Individuals suffering from multiple sclerosis who thought they had found a revolutionary breakthrough drug to aid in their fight against the disease may have to think again. Gilenya, billed as “the first once-daily pill for reducing the number of relapses in people with relapsing forms of MS,” has recently been studied closely by the Institute for Safe Medicine Practices after a number of deaths were reported amongst users of the product.
Yesterday, the ISMP officially recommended to the Food and Drug Administration that use of Gilenya should be substantially restricted and patients should be more closely monitored until further appropriate testing is completed. Novartis, the manufacturers of the drug, has been quick to point out the benefits of the drug and that infection rates have been comparable among treatment groups.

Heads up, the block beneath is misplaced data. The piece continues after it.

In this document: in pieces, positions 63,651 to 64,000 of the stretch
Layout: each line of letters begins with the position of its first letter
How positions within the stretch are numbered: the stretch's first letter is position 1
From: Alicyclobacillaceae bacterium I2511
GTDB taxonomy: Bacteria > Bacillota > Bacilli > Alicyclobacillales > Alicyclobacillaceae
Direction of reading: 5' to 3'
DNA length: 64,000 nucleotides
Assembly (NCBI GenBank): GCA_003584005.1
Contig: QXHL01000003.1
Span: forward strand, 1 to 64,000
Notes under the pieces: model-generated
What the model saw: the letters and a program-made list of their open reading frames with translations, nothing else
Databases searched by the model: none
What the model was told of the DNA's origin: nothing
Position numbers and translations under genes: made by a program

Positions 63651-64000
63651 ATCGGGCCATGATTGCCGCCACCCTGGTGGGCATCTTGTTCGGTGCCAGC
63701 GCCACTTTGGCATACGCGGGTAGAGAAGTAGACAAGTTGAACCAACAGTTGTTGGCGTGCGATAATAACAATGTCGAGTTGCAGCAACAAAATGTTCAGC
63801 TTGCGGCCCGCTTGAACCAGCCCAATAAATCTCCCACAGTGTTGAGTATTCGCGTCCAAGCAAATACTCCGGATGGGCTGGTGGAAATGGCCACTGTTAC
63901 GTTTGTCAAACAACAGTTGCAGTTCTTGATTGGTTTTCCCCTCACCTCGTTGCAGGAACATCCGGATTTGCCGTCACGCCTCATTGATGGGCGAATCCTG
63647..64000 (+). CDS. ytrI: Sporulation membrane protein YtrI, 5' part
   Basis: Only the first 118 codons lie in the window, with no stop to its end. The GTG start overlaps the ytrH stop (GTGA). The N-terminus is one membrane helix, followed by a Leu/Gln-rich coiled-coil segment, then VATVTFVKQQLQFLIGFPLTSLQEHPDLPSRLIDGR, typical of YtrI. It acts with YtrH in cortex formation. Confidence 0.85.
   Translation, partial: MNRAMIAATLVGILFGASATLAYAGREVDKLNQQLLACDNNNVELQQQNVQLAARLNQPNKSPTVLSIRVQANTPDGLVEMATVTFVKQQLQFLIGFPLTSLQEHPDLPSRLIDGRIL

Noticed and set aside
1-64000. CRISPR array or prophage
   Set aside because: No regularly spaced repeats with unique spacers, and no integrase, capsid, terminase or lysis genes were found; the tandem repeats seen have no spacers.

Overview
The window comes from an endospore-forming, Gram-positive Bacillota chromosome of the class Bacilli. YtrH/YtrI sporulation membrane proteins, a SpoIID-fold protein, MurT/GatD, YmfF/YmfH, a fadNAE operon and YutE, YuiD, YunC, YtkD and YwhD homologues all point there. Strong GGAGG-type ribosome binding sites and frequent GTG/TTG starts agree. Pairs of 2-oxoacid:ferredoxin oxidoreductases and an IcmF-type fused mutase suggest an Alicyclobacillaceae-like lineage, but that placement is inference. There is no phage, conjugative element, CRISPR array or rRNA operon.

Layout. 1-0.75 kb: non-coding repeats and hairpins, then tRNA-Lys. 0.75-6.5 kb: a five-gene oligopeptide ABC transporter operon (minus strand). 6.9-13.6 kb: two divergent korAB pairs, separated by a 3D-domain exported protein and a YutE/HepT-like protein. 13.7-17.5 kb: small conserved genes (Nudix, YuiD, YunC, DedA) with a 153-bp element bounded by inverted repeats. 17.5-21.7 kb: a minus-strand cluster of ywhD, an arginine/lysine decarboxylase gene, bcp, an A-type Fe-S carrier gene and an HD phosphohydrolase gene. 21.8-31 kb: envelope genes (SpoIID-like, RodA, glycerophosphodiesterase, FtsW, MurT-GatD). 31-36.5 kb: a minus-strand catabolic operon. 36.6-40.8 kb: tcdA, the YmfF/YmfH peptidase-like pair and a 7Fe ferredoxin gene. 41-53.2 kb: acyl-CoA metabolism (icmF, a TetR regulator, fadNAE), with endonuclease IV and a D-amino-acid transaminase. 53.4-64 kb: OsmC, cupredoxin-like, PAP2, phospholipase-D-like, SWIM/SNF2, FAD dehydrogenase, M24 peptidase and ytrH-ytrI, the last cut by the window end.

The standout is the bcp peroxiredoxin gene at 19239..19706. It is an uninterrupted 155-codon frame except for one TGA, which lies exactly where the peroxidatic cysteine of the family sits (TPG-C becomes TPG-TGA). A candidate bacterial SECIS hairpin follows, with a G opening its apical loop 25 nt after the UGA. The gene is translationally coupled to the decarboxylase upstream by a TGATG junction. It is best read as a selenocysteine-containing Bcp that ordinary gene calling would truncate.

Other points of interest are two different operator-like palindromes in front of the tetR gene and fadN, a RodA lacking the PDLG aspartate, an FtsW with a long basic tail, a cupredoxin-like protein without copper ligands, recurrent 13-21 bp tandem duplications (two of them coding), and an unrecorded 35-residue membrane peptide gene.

However, the ISMP contends that the allowable dosage approved by the FDA is unnecessarily high, and that proper testing of lower doses was postponed in order to fast track the product to the market. Among the injuries reported as a result of Gilenya usage are retinal injuries, infections of the eye, skin, urinary and respiratory tracts, fatal vascular events, liver damage, and increased cancer risk.